Mayan Calendar Spurs End-Of-The-World Debate

Stone tablet of a calendar used by the Mayan culture in Guatemala and Mexico i i

Stone tablet of a calendar used by the Mayan culture in Guatemala and Mexico. The Mayan calendar predicts the end of the world on Dec. 21, 2012. iStockphoto.com hide caption

itoggle caption iStockphoto.com
Stone tablet of a calendar used by the Mayan culture in Guatemala and Mexico

Stone tablet of a calendar used by the Mayan culture in Guatemala and Mexico. The Mayan calendar predicts the end of the world on Dec. 21, 2012.

iStockphoto.com

For those people making long-term plans, note this: The end of the world as we know it will be on Dec. 21, 2012 — at least, that's if you believe the Mayan calendar.

According to the ancient Mayas, who were known for their timekeeping prowess, the end of the "long count" calendar is only 1,241 days away — and Lawrence Joseph is waiting.

"2012 is indeed considered a profoundly pivotal date in human and in terrestrial history," Joseph says.

Joseph, who authored Apocalypse 2012, says he began looking at Mayan prophecy several years ago. He noticed that the Mayas' end date coincided with peak activity of solar flares three years from now. He says those flares could fry the world's electrical systems, leaving people without electricity for months or years — affecting the distribution of water, fresh food and medication.

"I think we're looking at a nonnegligible possibility that the year 2012 can be really, unprecedentedly tumultuous, and lead to a next and scary chapter in civilization's history," Joseph says.

Joseph doesn't predict the end of the world.

But Hollywood does. The Sony picture 2012 starring John Cusack comes to theaters this fall, and it's no picnic. There are tsunamis cresting over mountains, covering cities, and toppling the Dome of St. Peter's Basilica in Rome, which then rolls down the avenue. The storyline is drawn from various scenarios laid out in books such as The Complete Idiot's Guide to 2012, which foresee earthquakes, drought and planetary collisions. Those books point both to scientifically accepted events such as an upcoming alignment of planets in our solar system — and to, well, not scientifically accepted events such as the arrival of a mysterious Planet X into Earth's orbit.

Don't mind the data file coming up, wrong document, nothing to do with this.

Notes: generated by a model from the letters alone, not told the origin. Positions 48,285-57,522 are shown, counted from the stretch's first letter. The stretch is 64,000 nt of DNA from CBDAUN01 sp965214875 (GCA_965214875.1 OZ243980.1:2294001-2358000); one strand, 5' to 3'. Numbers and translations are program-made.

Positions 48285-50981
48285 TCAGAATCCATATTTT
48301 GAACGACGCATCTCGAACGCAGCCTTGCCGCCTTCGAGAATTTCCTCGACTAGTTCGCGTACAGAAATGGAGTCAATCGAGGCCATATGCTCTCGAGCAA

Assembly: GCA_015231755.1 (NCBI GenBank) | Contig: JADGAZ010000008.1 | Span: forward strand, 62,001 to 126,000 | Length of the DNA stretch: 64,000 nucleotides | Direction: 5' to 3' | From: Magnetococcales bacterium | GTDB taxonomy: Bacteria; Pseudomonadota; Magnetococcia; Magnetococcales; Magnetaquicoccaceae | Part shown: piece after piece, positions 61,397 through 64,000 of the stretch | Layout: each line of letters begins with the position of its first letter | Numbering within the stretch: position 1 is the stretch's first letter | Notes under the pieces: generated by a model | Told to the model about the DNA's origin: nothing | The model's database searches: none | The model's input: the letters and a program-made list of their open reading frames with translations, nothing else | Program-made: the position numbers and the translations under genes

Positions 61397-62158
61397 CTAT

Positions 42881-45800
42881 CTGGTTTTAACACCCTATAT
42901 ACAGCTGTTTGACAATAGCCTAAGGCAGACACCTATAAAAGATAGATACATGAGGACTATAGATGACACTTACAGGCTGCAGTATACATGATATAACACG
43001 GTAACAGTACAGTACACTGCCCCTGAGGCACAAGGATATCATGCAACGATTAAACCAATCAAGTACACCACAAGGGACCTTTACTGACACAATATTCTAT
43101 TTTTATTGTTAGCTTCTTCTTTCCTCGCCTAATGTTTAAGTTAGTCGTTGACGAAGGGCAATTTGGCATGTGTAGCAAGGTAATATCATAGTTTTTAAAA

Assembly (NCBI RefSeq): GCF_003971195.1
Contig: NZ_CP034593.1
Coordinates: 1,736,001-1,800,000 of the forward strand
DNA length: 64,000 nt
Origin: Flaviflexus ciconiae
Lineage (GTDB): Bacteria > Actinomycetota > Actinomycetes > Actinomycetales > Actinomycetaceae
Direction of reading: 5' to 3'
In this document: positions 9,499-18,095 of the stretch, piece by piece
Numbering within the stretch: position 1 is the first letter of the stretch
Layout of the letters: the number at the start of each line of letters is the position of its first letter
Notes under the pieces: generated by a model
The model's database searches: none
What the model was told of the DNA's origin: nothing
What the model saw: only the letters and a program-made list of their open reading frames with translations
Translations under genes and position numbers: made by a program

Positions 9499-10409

Skeptical Scientists

Not surprisingly, scientists are not convinced.

"We don't miss big things like that," says Lawrence Rudnick, an astronomer at the University of Minnesota. Planet alignment will not change the tides or create tsunamis. There is no Planet X. Scientists don't even talk about 2012.

"If there was any possibility, even wildly possible that this stuff were true," he says, "there would be all kinds of conferences, there would be articles. There would be a feeding frenzy, and that frenzy just doesn't exist."

But Daniel Pinchbeck, author of 2012: The Return of Quetzalcoatl, says a shift in spiritual consciousness is already happening.

"People are experiencing more synchronicities, more telepathic foretellings, a deeper awareness of how their intention actually inflects what then manifests in their own lives," Pinchbeck says.

Pinchbeck sees signs that the current age is coming to an end: Look at climate change, or the broken financial system. He says all this corresponds with another astrological shift — as the Age of Pisces, which is associated with individuality and sometimes greed, gives way to ... the Age of Aquarius.

"The Age of Aquarius is water," he says. "So it's a flow. It would be more about collaboration, maybe a shift toward a mystical value system."

A New Religious Movement?

Still, anthropologist John Hoopes at the University of Kansas sees something profound here. He says the 2012 believers may be forming a new religious movement, centered on certain mythologies: "the idea that the ancient Mayans lived in a kind of Golden Age at one time, at which they had a deeper understanding of the nature of mystical experiences and insights into other realms of consciousness that we have lost touch with today."

And even if the world is still here on Dec. 22, 2012, Hoopes thinks this community of like-minded New Agers will continue. As for author Joseph, he says he is not at all sure that disaster will fall on that date.

"My basic advice is don't run away," Joseph says. "Take refuge in your own life, be a little bit proactive — and pray."

And don't run up your credit cards, Joseph advises. You'll probably have to pay them off.

Comments

 

Please keep your community civil. All comments must follow the NPR.org Community rules and terms of use, and will be moderated prior to posting. NPR reserves the right to use the comments we receive, in whole or in part, and to use the commenter's name and location, in any medium. See also the Terms of Use, Privacy Policy and Community FAQ.